Friday, February 3, 2017

Risk Management

Businesses banning guns
May put clients in danger

THE OTHER DAY I was in a medical clinic. As I approached the door I read a sign that read “No guns allowed, not even with a concealed carry permit.”

Fortunately I had left my canon in the gun safe so I went on inside.

As I did, I had two thoughts about the rule.

Thought 1: Would a potential terrorist abide by the clinic’s rules? (Do they abide by the rules in Chicago, LA, and New York City – the answer, based on FBI statistics, is a resounding NO.)

Thought 2: If a potential terrorist started shooting — as did the fellow in my local airport (Fort Lauderdale-Hollywood International) — would there be any way to stop the shooter. I did not see any armed guard or police presence in the clinic.

Apparently others had the same thoughts.

ADVISEN FRONT PAGE NEWS (FPN), an insurance-focused source, included as its first item on 3 FEB Florida businesses that ban guns could be held liable for leaving patrons defenseless.

A Miami Herald piece by Kristen M. Clark of the Herald’s Tallahassee bureau bore the same headline.

Ms. Clark poses a question:

    Say a movie theater in Florida banned its patrons from carrying concealed handguns, but a mass shooter came in anyway and attacked — not unlike what happened in Aurora, Colorado, almost five years ago.

Having posed the query, she continues that Under an NRA-backed measure proposed this week in the Florida Legislature, victims who had a permit to carry a concealed weapon could sue the theater for damages, because its weapons ban left them disarmed when they might have been able to use their gun to thwart or stop the attack.

The Herald article continues:

    “It’s the premise in Florida that if a private business wants to prohibit guns in their location that’s open to public, that’s fine; they can do that,” Senate Judiciary Chairman Greg Steube said. “But if you’re going to do that, in my opinion, I should have some assumption that I’m going to be protected as a conceal-carry permit-holder because you’re taking away my ability to defend myself.”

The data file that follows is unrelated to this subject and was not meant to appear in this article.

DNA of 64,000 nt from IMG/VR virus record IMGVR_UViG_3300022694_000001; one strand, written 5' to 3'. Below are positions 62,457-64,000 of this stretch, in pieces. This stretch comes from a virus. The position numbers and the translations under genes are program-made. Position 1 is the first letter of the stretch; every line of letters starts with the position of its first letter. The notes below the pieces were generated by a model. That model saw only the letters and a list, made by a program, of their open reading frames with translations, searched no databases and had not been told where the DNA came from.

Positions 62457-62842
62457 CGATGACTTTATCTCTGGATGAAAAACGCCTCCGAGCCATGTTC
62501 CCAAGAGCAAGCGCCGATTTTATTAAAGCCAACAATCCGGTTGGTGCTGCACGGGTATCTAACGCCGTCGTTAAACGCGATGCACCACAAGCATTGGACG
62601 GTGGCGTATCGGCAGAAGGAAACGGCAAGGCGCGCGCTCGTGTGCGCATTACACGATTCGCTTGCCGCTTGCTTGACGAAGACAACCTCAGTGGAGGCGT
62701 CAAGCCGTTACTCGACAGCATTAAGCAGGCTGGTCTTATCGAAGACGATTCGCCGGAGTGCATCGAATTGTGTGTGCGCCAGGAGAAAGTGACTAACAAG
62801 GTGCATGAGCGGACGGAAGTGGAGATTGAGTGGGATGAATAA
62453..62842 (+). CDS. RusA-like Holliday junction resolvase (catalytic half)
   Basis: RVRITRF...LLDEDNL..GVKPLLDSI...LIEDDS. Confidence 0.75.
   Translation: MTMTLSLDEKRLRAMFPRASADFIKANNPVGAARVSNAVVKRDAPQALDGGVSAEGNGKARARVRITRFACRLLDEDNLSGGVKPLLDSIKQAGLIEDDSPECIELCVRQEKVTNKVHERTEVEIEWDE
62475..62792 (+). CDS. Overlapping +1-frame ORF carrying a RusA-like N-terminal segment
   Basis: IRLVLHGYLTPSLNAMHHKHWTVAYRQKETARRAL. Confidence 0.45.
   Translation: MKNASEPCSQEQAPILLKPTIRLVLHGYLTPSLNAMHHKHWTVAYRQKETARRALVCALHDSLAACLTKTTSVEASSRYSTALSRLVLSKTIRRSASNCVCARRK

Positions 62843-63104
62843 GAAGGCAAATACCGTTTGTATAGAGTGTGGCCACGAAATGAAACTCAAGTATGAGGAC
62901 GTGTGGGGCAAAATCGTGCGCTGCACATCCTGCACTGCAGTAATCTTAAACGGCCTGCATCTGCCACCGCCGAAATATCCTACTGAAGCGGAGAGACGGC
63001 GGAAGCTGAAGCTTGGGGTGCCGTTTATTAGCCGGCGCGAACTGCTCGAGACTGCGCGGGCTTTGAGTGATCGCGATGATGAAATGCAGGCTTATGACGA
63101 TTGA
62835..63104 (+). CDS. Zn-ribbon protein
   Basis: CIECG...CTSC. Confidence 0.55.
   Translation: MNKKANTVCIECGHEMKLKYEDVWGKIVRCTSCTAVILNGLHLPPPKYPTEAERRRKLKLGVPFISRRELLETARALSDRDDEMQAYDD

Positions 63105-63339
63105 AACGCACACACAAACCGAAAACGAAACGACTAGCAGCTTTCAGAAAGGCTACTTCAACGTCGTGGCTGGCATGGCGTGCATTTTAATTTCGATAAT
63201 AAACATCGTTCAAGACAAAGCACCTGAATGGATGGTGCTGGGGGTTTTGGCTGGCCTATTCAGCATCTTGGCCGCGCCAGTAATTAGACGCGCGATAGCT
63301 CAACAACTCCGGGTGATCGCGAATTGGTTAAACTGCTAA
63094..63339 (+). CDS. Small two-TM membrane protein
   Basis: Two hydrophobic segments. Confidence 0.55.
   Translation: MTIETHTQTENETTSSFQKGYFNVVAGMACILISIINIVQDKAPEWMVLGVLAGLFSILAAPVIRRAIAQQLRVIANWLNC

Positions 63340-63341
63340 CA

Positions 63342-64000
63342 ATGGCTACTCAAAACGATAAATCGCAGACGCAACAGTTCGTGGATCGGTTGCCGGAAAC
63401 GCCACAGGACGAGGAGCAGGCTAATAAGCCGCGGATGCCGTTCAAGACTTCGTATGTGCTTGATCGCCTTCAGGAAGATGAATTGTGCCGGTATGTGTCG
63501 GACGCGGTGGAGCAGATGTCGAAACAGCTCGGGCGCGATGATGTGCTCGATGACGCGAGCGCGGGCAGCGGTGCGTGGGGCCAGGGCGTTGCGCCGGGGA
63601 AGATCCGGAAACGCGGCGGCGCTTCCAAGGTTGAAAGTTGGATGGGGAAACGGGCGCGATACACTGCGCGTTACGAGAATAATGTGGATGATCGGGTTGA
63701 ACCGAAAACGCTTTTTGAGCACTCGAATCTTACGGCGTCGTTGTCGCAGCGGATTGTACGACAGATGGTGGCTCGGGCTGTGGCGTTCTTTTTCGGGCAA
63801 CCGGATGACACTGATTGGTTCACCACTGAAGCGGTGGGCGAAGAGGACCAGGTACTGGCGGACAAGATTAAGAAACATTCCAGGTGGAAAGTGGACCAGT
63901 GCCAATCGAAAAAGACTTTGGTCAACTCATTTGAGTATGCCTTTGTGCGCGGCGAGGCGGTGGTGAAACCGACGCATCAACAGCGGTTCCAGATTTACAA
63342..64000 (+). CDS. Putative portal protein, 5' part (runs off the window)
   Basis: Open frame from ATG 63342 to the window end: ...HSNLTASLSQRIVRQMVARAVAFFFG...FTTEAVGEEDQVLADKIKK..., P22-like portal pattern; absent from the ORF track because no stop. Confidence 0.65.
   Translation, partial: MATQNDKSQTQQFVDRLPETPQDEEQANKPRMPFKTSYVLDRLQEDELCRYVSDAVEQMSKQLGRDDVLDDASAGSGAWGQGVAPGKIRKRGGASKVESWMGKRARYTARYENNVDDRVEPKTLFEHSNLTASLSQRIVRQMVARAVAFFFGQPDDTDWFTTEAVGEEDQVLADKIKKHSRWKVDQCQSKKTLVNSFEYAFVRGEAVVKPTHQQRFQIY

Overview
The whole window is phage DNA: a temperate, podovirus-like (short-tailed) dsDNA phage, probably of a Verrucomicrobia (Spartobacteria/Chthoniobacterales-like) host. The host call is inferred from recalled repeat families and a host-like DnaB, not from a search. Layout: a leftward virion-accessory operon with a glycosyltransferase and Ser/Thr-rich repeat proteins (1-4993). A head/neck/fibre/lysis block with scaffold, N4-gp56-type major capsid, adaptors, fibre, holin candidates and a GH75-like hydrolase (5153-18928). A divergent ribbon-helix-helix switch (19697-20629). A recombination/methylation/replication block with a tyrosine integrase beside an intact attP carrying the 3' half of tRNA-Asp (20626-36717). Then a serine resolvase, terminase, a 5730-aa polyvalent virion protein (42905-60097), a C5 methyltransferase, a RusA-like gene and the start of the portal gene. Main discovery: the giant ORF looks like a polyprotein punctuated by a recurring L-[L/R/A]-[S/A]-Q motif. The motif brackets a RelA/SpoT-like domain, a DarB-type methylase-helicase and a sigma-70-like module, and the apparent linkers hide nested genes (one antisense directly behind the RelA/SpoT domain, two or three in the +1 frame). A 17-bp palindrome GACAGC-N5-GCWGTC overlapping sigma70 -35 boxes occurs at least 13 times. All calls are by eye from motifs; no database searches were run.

The proposed law change would subject private businesses to potential civil penalties if an incident happens that “could reasonably have been prevented” had guns and other weapons not been banned.

    About 1.7 million people have concealed weapons permits in Florida, the most of any state in the country.

In the airport

Florida law bans guns in airports, even in “unsecured” (before TSA screening) areas.

The liberal web site Think Progress has an article by Bryce Covert headlined Days before airport shooting, Florida lawmakers worked on bill to allow guns in airports that claimed the shooting at FLL was the was the sixth mass shooting in the U.S. so far this year. Ms. Covert did not bother to note that it was the only incident at an airport.

She noted that Florida lawmakers began rallying support for SB 140, a state bill that would repeal laws which, among other things, ban guns in airport terminals like the one where the shooting occurred. If passed, the legislation would allow those with concealed carry licenses to bring guns into passenger terminals.

Specifically, SB 140 states:

    An act relating to openly carrying a handgun; amending s. 790.06, F.S.; authorizing a compliant licensee to openly carry a handgun; revising the list of specified locations into which a licensee may not openly carry a handgun or carry a concealed weapon or firearm; reenacting s. 790.053(1), F.S., relating to the open carrying of weapons, to incorporate the amendment made to s. 790.06, F.S., in a reference thereto; providing an effective date.

In particular, the modified S. 790-06 would prohibit weapons

9.(14.) Inside of the sterile area of any airport or

10.(15.) Any place where the carrying of firearms is prohibited by federal law.

The numbers in parenthesis (* *) are from S. 760.06 FS as it currently reads.

The bill is available on-line as a text file and in Portable Document Format (PDF).

IN THEORY, if the modified law was in force, a person with a carry permit, might have been able to shoot the attacker, saving lives. The reason for the “in theory” is that the person firing at the attacker needs to take into consideration innocent by-standers; the same reason cops don’t fire into crowds.

Interestingly, the revised law would permit open carry as well as concealed carry. There are many pros and cons to open carry that probably will be debated by Florida’s legislators.

Related web sites

Sun Sentinel time line

NeoGAF blog opinions

Florida Senate Bill 610 “find a balance” between gun owners’ rights and private property rights”

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